European Central Bank raises rates by 75 basis points to fight inflation

On September 8, the European Central Bank (ECB) raised its interest rates by 75 basis points, the highest on record. The ECB revised its inflation expectations upwards to an average of 8.1% in 2022. The bank said it “plans to raise interest rates further, as inflation remains far too high and should stay above target for an extended period of time. Its officials face a double dilemma: galloping inflation and a stalled economy. The ECB has now joined the Federal Reserve and other major central banks in an all-out offensive against rising prices. The main objective of the ECB is to keep the prices of goods and services low, stable and predictable.

The ECB issued the following statement: “This major step precipitates the transition from the current very accommodative level of policy rates to levels that will ensure the rapid return of inflation to the ECB’s medium-term target of 2%.”

ECB President Christine Lagarde hit the nail on the head. The oversized rate hike was necessary because inflation of 9.1% in August was “far” from the bank’s 2% target. She expects Europe to face a years-long battle to control prices despite forecasts of the eurozone economy likely to stagnate. She said the ECB was seriously considering bringing inflation down to 2%. However, “no one should expect inflation to return to 2% in the next three months.”

The European economy is in the grip of an acute energy shock. The Russian invasion of Ukraine has inflated energy prices. Energy prices in the euro zone contribute about four percentage points to headline inflation compared to two in the United States.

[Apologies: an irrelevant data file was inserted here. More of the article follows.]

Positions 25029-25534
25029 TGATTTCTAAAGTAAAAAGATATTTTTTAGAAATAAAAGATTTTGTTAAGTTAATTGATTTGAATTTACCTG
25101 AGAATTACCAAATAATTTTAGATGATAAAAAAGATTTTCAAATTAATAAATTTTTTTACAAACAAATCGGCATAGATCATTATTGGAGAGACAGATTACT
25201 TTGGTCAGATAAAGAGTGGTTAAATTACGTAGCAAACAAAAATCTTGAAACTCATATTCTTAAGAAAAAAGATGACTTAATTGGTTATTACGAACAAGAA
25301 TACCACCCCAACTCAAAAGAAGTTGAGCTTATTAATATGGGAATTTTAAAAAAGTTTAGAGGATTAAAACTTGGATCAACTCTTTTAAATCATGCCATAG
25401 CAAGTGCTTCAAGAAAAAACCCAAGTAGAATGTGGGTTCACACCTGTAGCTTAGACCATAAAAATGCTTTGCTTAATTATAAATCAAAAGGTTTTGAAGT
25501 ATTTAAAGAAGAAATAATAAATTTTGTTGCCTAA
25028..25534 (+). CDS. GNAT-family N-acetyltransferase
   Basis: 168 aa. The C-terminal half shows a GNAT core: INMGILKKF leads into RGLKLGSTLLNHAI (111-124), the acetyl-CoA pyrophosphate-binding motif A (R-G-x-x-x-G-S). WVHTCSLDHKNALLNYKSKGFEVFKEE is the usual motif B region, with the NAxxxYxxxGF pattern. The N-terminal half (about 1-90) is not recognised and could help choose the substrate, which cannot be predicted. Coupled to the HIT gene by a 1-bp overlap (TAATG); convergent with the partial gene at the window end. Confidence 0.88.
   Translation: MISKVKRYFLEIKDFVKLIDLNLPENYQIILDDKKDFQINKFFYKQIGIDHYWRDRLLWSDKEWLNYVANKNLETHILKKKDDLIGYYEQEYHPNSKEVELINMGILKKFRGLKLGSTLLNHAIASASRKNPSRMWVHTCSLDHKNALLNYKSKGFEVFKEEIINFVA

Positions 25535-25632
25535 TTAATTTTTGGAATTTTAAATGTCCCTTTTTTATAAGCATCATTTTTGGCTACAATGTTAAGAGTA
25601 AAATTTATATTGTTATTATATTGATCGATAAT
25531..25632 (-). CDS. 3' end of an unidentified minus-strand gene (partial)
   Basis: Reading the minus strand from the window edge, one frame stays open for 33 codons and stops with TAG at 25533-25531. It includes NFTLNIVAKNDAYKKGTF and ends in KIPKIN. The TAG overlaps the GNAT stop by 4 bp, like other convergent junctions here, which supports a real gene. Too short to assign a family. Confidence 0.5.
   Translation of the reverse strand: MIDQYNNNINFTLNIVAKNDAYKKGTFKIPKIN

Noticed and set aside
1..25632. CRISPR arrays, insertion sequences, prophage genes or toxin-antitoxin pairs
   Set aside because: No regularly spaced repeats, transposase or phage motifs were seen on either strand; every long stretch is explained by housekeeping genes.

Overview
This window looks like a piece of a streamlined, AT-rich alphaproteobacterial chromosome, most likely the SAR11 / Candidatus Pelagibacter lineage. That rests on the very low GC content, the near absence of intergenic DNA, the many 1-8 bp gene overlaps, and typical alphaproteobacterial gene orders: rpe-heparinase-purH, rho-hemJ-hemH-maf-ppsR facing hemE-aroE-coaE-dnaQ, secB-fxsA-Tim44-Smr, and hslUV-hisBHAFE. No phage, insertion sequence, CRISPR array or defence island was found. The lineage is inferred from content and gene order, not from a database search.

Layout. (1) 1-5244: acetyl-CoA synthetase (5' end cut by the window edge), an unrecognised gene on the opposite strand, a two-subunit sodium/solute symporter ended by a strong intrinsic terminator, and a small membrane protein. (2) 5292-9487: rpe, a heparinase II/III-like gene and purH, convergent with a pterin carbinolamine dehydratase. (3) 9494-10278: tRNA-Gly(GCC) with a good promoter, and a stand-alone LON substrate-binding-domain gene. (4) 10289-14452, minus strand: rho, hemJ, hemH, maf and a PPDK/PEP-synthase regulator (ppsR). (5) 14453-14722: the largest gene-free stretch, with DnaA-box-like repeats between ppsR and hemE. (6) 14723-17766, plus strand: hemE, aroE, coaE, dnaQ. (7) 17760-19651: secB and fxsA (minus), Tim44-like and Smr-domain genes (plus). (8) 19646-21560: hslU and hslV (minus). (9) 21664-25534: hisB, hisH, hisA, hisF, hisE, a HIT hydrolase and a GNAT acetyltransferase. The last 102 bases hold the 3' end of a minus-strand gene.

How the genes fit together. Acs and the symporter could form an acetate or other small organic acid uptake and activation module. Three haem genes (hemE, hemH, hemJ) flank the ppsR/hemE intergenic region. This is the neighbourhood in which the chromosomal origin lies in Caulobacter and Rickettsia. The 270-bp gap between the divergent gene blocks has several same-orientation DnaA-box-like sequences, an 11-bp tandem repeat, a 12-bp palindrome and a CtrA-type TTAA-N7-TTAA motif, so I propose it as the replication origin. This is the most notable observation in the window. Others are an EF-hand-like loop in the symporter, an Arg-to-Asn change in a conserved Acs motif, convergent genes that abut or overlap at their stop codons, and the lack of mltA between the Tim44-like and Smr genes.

Lagarde said: “Although we conclude that energy is the main source of inflation, together with the increase in food, we have inflation that spreads to a range of products and services where demand plays a role. .” The ECB suffered from rising prices for food, clothing, cars, household appliances and services.

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Over the past 12 months, almost all advanced economies have faced high inflation. Their goal has been to slow economic activity by increasing the cost of borrowing. As consumers and businesses have resumed normal activities and pandemic-related restrictions have eased, strong demand for goods and services has been met with persistent supply shortages, driving up prices.

Meanwhile, Fed Chairman Jerome Powell said the US central bank would raise rates to fight inflation until the job was done. He uses the levers of monetary policy to ensure that the United States does not repeat our mistakes of the 1970s when inflation took root. Market participants expect the Federal Reserve to raise overnight rates by 75 basis points at its next meeting on September 20-21.

Implementing policies that will benefit all euro area countries is difficult. The euro area is made up of 19 different countries, each with its own economic structure, its own societal governance and its own fiscal policy. As a result, shocks that hit the euro area, whether a financial crisis, a pandemic or a war, affect each euro area country differently. For example, Italy is facing an existential crisis that threatens the fate of the entire European Union. The country suffers from excessive debt (300% of GDP), a declining and aging population and political instability.

From 2014 until recently, the ECB had kept rates in negative territory in an effort to stimulate spending and fight inflation. ECB critics argue the bank reacted too slowly to inflation that began when the COVID shutdowns ended and worsened when Russia invaded Ukraine. Many analysts now believe that a recession is inevitable. William Sels, global chief investment officer at HSBC, said: “The ECB and other central banks have been torn between the need to crush inflation and their realization that recession risks continue to rise.”

Ernest “Doc” Werlin, a Sarasota resident, spent 35 years in the fixed income space as a trader and salesman of corporate bonds, including time as a trading partner at MorganStanley. corporate bonds. Send your suggestions and comments to [email protected] or visit

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